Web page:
MISSISSIPPI STATE — Mississippi State University veterinary students are not satisfied learning about animals themselves; they want to lay the educational foundation for future pet owners, as well.
The pounding of hammers and swish of paint brushes were punctuated with laughter as a team of youth and adult volunteers from the Columbus of Christ gave a modest home on 18th Street North a new lease on life Wednesday.
Enthusiastic organizers have been hard at work laying solid groundwork for the newly-formed Columbus Choral Society. The group dedicated to bringing more fine art choral singing to the Golden Triangle has set initial auditions for Thursday, Aug. 13, and Tuesday, Aug. 18. Interested singers, male and female, over the age of 16 are invited to audition in the First United Methodist Church Choir Room, 602 Main St., between 5 p.m. and 7 p.m.
“Welcome to the tale of a delicious adventure in a wonderful land,” the narrator entreats as the curtain rises on “Charlie and the Chocolate Factory.” With green-haired Oompa Loompas, rivers flowing with chocolate, ballooning bubble gum and other mind-blowing mishaps, the audience is invited to suspend belief during this fantastical play that entertains even as it reminds us dreams can come true.
JACKSON â€” Sam Goreâ€™s newest masterpiece attracted art patrons, legal scholars, students and scores of other admirers of his craft to the Mississippi College School of Law in Jackson.
Walter Lanier â€śRedâ€ť Barber was born in Columbus in 1908. He left the Friendly City decades ago, going on to become one of the most famous broadcasters in sports history. He was the play-by-play pioneer of televised Major League Baseball, the first voice of the Cincinnati Reds and the Brooklyn Dodgers, and, in 1978, the first broadcaster to enter the Baseball Hall of Fame, along with Mel Allen. With colorful phrases like â€śtearinâ€™ up the patchâ€ť and â€śIâ€™ll be a suck-egg mule,â€ť he carried a bit of his Southern roots with him wherever he leaned into a microphone.
OXFORD â€”Â A new book on the writing of Nobel Prize-winning author William Faulkner offers a new angle to explore the Mississippi nativeâ€™s work.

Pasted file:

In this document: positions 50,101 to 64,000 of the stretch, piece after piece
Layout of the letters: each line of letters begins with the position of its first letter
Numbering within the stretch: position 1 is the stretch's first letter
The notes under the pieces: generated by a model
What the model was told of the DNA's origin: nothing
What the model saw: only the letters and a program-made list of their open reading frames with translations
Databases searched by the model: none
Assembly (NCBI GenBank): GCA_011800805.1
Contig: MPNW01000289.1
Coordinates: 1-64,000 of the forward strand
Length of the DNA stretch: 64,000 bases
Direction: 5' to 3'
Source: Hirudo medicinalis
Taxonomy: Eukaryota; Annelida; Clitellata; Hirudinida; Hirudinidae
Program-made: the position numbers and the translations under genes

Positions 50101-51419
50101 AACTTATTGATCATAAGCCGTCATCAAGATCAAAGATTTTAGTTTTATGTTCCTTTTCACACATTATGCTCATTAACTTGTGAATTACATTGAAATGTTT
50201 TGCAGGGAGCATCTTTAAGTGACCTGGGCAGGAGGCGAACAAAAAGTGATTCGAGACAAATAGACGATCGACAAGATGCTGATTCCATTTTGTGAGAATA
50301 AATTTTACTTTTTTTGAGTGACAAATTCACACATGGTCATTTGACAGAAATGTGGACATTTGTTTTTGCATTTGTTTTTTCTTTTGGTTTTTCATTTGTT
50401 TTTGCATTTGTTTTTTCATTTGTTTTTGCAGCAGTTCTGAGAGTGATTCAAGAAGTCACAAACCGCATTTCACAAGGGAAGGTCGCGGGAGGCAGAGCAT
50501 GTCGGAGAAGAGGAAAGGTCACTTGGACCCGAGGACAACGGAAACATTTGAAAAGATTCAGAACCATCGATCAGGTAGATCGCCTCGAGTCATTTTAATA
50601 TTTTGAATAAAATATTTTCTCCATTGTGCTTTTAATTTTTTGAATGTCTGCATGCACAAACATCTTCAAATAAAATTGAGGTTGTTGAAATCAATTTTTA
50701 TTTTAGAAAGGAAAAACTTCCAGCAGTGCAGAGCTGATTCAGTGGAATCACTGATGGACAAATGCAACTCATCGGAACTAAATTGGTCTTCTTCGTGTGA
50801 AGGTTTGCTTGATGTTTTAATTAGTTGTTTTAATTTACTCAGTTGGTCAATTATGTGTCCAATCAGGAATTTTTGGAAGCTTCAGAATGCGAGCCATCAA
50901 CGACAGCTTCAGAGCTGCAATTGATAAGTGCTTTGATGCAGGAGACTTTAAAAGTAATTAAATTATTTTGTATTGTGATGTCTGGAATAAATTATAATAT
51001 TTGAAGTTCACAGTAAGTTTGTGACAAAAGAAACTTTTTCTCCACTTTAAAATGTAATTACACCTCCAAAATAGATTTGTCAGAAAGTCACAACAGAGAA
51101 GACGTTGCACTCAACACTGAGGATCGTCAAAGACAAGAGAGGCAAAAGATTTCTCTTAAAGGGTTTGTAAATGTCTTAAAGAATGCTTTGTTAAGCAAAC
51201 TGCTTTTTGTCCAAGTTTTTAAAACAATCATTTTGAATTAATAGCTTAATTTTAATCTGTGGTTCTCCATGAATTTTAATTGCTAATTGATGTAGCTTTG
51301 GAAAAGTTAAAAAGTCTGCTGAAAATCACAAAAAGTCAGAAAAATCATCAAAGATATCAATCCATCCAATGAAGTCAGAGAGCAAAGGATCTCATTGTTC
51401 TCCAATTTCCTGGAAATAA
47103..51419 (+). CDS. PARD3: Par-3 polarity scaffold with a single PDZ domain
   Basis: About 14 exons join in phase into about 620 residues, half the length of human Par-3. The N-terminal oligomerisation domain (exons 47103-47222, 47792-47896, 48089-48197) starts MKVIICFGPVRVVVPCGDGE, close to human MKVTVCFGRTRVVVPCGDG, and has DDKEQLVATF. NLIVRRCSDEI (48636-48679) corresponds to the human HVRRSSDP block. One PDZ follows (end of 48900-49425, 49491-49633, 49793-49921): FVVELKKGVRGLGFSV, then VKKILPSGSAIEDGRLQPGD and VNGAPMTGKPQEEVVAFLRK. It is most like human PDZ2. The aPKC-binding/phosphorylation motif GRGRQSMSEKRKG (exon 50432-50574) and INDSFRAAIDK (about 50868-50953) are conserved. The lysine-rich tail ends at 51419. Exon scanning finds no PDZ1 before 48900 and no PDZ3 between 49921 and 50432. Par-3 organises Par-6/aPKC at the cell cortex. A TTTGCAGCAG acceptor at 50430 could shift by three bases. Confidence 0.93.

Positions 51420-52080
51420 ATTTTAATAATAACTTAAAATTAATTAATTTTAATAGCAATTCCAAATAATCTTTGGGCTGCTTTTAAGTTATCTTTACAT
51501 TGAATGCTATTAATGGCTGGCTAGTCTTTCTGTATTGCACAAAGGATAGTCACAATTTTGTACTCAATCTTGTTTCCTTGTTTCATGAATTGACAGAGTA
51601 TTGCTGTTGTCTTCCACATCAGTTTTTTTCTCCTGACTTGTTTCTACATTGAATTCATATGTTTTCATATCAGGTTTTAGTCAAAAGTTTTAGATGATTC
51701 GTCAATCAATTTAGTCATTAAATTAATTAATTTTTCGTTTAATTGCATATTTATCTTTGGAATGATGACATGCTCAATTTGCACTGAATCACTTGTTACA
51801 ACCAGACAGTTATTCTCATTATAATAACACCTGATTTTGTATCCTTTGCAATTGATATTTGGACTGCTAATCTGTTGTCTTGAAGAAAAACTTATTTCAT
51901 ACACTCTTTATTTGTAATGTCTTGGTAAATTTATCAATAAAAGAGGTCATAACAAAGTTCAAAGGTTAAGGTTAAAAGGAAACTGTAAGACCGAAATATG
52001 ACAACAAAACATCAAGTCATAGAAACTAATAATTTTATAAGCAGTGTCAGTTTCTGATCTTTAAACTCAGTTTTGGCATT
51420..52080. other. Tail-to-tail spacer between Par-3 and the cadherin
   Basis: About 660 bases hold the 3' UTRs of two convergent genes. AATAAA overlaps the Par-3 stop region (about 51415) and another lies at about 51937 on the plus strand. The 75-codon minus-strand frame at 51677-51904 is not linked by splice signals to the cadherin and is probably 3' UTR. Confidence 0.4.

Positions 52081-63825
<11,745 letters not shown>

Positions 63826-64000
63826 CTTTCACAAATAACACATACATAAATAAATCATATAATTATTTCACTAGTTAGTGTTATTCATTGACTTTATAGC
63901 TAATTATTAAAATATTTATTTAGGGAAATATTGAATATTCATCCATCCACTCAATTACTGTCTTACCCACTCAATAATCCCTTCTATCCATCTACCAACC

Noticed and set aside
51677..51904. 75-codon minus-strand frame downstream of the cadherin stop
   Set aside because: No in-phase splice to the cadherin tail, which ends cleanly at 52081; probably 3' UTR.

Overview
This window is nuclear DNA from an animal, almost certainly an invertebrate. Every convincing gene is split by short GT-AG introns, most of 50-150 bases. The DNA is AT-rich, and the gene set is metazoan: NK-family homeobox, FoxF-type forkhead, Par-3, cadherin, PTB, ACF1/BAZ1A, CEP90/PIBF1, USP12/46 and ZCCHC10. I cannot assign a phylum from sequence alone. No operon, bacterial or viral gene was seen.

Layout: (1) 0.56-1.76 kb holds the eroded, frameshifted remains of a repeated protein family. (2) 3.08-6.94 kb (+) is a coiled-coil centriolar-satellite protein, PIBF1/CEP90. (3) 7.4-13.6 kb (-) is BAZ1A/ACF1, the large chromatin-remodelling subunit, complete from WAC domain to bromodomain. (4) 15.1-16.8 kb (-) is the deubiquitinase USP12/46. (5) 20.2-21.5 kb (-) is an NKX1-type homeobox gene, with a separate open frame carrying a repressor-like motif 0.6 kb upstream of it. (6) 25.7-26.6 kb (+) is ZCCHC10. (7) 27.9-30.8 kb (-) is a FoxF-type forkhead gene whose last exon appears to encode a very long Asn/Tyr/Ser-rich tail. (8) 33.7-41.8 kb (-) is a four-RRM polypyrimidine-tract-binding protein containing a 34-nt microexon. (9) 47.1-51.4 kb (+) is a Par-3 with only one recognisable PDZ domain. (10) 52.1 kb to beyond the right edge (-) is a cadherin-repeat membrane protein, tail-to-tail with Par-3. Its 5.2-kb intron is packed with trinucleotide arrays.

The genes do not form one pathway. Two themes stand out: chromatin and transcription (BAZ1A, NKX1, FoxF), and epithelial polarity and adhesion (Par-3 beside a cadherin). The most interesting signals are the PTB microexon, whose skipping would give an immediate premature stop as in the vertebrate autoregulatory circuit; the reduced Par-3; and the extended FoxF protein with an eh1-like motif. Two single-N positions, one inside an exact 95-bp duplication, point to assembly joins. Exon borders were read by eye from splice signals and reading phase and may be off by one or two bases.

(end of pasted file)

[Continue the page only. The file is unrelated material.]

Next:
For 25 of his 32 years, Johnny Grammar Jr. has lived with the reality of kidney disease. After two previous transplants, at age 15 and again at 19, the Columbus man is a walking testament to the patience and prayer he says he’s tried hard to practice. He urges others who may be in his situation to hold on to hope. Although he has long been on three separate transplant lists, Grammar had begun to feel he would see no end to dialysis, the life-sustaining treatment for those with end stage renal disease.
You won’t hear Vergie Gee boast about it, but the fact remains the 89-year-old Columbus woman has done more for Alzheimer’s research in the past several years with her delicate and careful stitches than most people will ever know.
Columbus-Lowndes Public Library Archivist Mona Vance had quite a shock Tuesday morning when she checked the library’s Local History Announcements blog. The historian has lately been accustomed to seeing between three to 10 blog hits per day on average. Imagine her surprise at discovering what amounts to a 2,026 percent increase in weekly statistics.
This health care crisis they keep talking about has gotten me confused, and — please don’t take this as bragging — I’m not nearly as dumb as I look.
Tom Keller still remembers the day he said to his wife, Madaline, “Don’t tell our neighbors we’re gonna drive 1,000 miles to a stupid gourd show.” That was 15 years ago, not long after the one-time Chrysler-Plymouth-Dodge dealer had retired following 43 years in the auto and real estate business in West Point. The couple were heading out at the time to their first gourd show, in Ohio.
Somewhere between the plain ole cuppa joe and java of old, America’s coffee drinkers became adventurous. What began in the early 1970s with start-up for Seattle’s Best and Starbucks turned into a caffeine-laced evolution that gradually spread from one coast to the other. Our love affair with the intense Italian nectar espresso — and the delectable concoctions it inspired — was on.
David Dunn shies away from the word “obsession.” “‘Passion’ sounds better,” he chuckles, “let’s say I have a passion for roasting my own coffee.”
STARKVILLE — Who doesn’t enjoy spending hot summer days splashing in a pool, fishing at the lake, playing volleyball in the sand, or grilling hot dogs on the patio?
There’s a side to Daniel Peeples you might miss on the first pass. Quiet and unassuming, the 23-year-old comes across as a reticent teddy bear of a guy. But don’t be lulled into assumptions. Put a beat or song idea into his head, and a recording camera in his hand, and mild-mannered Daniel morphs into Dirty Presley, an out-there extrovert on a mission.
Singing cowboys and gals are dusting off the songs of the old west for a unique open mic night at the Rosenzweig Arts Center Saturday, June 27. The Columbus Arts Council has invited poetic cowpokes to join in, too, with spoken word.
The public will be offered a rare opportunity Tuesday, June 23, when a special open house at the Mississippi State University Mitchell Memorial Library unveils material related to the military career and presidency of Ulysses S. Grant, a figure historians often consider one of the most complex in America’s history.
MISSISSIPPI STATE — Youth who enjoy drama, theater, music, art or literature and want to learn how computing can enhance creativity should attend the 4-H Technology and Expressive Arts Camp July 21-24 at Mississippi State University.
About 30 students are traveling on the reading railroad at Mississippi University for Women this summer.